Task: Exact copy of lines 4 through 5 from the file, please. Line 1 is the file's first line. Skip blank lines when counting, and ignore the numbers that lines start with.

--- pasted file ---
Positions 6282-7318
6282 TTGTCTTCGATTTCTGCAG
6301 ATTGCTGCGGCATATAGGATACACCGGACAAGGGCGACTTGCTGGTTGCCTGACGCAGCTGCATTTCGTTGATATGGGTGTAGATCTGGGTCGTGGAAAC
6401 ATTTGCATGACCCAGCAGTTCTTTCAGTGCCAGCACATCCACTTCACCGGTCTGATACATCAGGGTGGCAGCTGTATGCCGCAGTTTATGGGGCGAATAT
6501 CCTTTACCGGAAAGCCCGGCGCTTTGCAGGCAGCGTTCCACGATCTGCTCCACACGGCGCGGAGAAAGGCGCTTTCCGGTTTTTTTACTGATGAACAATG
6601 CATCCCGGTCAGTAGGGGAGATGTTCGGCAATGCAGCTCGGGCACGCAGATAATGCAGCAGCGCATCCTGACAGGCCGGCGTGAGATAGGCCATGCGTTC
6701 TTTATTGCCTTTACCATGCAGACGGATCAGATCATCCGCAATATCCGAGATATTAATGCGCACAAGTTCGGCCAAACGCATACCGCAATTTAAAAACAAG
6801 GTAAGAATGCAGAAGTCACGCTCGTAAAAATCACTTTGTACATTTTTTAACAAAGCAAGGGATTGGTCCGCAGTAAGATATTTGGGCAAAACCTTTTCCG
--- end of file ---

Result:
6401 ATTTGCATGACCCAGCAGTTCTTTCAGTGCCAGCACATCCACTTCACCGGTCTGATACATCAGGGTGGCAGCTGTATGCCGCAGTTTATGGGGCGAATAT
6501 CCTTTACCGGAAAGCCCGGCGCTTTGCAGGCAGCGTTCCACGATCTGCTCCACACGGCGCGGAGAAAGGCGCTTTCCGGTTTTTTTACTGATGAACAATG